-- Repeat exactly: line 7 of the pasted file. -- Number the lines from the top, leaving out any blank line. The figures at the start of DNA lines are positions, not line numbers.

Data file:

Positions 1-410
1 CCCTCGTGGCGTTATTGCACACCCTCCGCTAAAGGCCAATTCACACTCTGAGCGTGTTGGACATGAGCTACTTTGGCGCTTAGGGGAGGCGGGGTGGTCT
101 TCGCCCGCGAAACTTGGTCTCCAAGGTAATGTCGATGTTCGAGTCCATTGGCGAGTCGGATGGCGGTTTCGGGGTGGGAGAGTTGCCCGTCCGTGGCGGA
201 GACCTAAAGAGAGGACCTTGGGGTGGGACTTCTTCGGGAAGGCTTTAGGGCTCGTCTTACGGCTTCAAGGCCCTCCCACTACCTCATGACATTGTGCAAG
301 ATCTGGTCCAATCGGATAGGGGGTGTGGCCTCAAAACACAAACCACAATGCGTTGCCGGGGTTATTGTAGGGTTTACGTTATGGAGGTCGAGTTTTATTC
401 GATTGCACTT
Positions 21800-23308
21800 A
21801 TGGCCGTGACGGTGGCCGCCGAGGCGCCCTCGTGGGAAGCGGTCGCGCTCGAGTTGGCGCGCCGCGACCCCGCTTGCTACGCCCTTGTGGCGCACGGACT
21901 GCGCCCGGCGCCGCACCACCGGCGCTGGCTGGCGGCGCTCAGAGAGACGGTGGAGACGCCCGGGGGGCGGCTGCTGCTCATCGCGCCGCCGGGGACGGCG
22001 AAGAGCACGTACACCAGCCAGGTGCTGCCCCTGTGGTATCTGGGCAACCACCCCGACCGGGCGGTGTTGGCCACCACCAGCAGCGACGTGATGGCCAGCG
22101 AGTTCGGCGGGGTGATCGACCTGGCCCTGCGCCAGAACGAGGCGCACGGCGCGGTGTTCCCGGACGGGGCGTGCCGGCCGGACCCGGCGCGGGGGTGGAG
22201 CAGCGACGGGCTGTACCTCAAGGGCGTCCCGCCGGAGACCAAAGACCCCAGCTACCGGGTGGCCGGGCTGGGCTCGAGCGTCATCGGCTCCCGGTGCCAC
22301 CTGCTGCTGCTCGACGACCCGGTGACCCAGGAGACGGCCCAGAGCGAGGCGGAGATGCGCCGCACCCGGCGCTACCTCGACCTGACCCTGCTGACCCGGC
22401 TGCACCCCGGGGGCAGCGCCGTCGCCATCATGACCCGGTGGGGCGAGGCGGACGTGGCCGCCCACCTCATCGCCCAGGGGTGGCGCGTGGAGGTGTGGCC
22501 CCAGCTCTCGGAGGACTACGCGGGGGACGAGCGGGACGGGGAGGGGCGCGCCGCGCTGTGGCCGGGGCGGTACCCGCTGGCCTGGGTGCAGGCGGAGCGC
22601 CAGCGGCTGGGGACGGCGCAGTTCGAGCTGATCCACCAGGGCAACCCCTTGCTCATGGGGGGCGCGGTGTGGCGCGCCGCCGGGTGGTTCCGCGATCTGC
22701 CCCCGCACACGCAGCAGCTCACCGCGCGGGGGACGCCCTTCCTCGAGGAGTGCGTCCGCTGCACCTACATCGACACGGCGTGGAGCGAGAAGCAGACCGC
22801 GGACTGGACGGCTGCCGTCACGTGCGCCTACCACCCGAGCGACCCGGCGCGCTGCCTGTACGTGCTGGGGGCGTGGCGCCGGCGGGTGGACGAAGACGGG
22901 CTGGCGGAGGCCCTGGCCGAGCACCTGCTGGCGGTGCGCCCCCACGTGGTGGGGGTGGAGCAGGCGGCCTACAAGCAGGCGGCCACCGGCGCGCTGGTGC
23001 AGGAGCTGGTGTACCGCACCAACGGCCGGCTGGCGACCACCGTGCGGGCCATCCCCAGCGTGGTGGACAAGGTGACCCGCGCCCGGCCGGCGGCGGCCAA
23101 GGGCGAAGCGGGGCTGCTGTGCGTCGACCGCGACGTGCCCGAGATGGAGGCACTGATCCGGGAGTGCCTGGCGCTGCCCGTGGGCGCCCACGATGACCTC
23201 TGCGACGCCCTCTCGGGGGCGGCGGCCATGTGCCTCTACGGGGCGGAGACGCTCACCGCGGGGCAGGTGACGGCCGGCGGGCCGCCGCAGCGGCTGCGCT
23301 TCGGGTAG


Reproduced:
Positions 21800-23308